Pictured above: Alvin Ailey American Dance Theater's Samantha Figgins and Jeroboam Bozeman/Photo by Andrew Eccles.
Alvin Ailey Dance Theater returns to the Fox Theatre this month, Feb. 20-23, for “Ailey Revealed,” a weekend of three programs over six shows, featuring 32 dancers.
The company will perform two world premiere pieces exploring topical issues, including “Greenwood” from choreographer Donald Byrd, and “Ode” by Ailey Dancer and Resident Choreographer Jamar Roberts.
“It is my pleasure to bring the unique perspectives of so many important choreographers to the Fox stage, especially the powerful voices of Donald Byrd, examining the 1921 Tulsa Race Massacre, and Resident Choreographer Jamar Roberts, creating an ode to all those impacted by gun violence. I know the brilliance of Ailey’s dancers will bring Atlantans to their feet as they continue to further Alvin Ailey’s legacy of holding up a mirror to society while uplifting hearts and minds with their unparalleled artistry.”– Robert Battle, Artistic Director, Alvin Ailey Dance Theater
Opening Night and “Ode” Premiere – Two Shows
The opening night program on Thursday, Feb. 20 unveils Ailey dancer and Resident Choreographer Jamar Roberts’ “Ode”– a meditation on the beauty and fragility of life in a time of growing gun violence.
Like his critically-acclaimed “Members Don’t Get Weary” (2017), this work for six dancers features his own costume designs and a jazz score–Don Pullen’s “Suite (Sweet) Malcolm (Part 1 Memories and Gunshots).”
Other works gracing the opening program include Artistic Director Emerita Judith Jamison’s “Divining”, a revival of her first major choreographic effort which incorporates African polyrhythms and complex movement, as well as Alvin Ailey’s timeless classic “Cry”, the 16-minute tour-de-force solo choreographed as a birthday present to his mother and dedicated to “all black women everywhere–especially our mothers.”
The opening night performance is also WSB-TV’s Family 2 Family Night.
This program repeats on Saturday, Feb. 22 at 8 p.m.
“Greenwood” Premiere – Two Shows
The Friday, Feb. 21 program debuts Donald Byrd’s “Greenwood,” a riveting ensemble work that draws on the 1921 Tulsa Race Massacre as a source.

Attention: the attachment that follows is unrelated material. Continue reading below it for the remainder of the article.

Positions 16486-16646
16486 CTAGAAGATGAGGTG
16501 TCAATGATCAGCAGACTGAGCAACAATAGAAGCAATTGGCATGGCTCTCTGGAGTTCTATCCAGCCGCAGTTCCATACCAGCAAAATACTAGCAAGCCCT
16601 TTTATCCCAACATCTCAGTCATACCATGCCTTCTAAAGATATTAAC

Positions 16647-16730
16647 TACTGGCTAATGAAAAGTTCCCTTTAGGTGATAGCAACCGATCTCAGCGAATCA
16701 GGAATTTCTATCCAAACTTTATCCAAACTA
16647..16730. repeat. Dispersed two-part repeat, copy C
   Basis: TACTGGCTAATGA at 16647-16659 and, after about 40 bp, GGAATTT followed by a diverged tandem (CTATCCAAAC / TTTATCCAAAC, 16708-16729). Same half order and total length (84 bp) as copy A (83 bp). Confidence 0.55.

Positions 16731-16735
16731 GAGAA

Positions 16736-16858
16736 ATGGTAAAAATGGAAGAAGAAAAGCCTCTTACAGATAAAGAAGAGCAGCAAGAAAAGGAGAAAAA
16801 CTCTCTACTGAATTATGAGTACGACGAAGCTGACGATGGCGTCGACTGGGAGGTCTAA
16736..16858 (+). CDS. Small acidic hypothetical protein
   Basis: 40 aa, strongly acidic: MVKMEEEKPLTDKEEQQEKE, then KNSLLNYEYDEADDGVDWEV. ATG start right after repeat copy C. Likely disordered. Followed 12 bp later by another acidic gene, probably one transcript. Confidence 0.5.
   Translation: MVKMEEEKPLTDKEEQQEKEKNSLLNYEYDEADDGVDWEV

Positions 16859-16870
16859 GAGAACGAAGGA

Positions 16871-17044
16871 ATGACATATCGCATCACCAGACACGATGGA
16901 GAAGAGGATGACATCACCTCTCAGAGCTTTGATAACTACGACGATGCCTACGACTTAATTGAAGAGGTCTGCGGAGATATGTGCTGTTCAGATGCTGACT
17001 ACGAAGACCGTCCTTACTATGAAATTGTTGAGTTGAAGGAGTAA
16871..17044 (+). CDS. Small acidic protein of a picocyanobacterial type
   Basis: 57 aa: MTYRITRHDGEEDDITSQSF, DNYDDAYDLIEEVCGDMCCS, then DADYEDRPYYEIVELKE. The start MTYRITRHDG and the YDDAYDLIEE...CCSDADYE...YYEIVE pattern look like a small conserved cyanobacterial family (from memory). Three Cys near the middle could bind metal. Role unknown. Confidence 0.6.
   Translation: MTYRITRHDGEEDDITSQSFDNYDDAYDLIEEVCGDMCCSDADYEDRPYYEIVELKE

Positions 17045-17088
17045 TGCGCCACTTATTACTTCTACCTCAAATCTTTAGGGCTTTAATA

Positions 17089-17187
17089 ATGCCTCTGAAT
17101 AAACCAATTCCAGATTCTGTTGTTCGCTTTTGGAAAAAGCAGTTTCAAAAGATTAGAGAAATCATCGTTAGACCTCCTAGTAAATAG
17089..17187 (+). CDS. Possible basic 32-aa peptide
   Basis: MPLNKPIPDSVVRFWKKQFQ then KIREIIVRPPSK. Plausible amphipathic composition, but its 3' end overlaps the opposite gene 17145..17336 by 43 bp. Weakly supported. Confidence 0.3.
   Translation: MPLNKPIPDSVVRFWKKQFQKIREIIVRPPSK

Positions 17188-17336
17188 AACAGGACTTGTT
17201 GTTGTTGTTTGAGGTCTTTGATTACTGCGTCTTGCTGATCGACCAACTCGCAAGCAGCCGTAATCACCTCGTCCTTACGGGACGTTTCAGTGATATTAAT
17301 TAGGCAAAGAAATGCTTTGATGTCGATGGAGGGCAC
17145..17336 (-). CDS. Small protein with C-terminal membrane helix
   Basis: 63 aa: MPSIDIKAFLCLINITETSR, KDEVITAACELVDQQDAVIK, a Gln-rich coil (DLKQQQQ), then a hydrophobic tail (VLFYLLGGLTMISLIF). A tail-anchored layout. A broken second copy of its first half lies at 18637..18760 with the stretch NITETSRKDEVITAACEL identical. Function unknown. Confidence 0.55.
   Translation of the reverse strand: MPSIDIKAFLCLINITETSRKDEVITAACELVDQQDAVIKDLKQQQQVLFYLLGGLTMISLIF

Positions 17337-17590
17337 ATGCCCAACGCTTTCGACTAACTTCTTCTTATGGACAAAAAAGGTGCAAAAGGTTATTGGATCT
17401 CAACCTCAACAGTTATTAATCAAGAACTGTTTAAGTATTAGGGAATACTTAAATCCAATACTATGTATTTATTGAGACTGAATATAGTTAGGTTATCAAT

Set to music by Israeli violist and composer Emmanuel Witzthum, “Greenwood” navigates through one of the worst incidents of racial violence in U.S. history and explores the story through different lenses of those who were affected.
A Tony Award nominee (The Color Purple), Bessie Award-winner (The Minstrel Show), and 2019 Doris Duke Artist Award recipient, Byrd is celebrated for exploring complex societal issues through dance. The lasting impact of a teacher’s influence on a young child is at the heart of the exuberant opening work – Darrell Grand Moultrie’s “Ounce of Faith.”
This program also repeats on Sunday, Feb. 23 at 7:30 p.m.
“BUSK” and “City of Rain” Premieres – Two Shows
The matinee programs on Saturday, Feb. 22 at 2 p.m. (Family Matinee performance with a Q&A with Ailey dancers) and Sunday, Feb. 23 at 3 p.m. feature company premieres of Aszure Barton’s dazzling “BUSK,” an episodic look at the nature of performance and the vulnerabilities that artists face in revealing themselves onstage, and Camille A. Brown’s quietly lyrical “City of Rain,” a work honoring a close friend that passed away due to an illness that paralyzed him from the waist down. Brown uses the physicality and vulnerability of 10 dancers to share his story.
This program also includes the return of repertory favorite “A Case of You,” an emotional and sensual duet by Judith Jamison.
In addition to both exciting premieres, the inspiring finale of all programs will be Alvin Ailey’s American masterpiece “Revelations,” acclaimed around the world for sending hearts soaring and lifting audiences to their feet. Since its debut in 1960, “Revelations” has been seen by more people than any other modern dance work and has moved audiences around the world through its powerful storytelling and soul-stirring music, evoking timeless themes of determination, hope, and transcendence. Springing from Ailey’s childhood memories of growing up in the south and attending services at Mount Olive Baptist Church in Texas, “Revelations” pays homage to the rich cultural heritage of the African-American and explores the emotional spectrum of the human condition.
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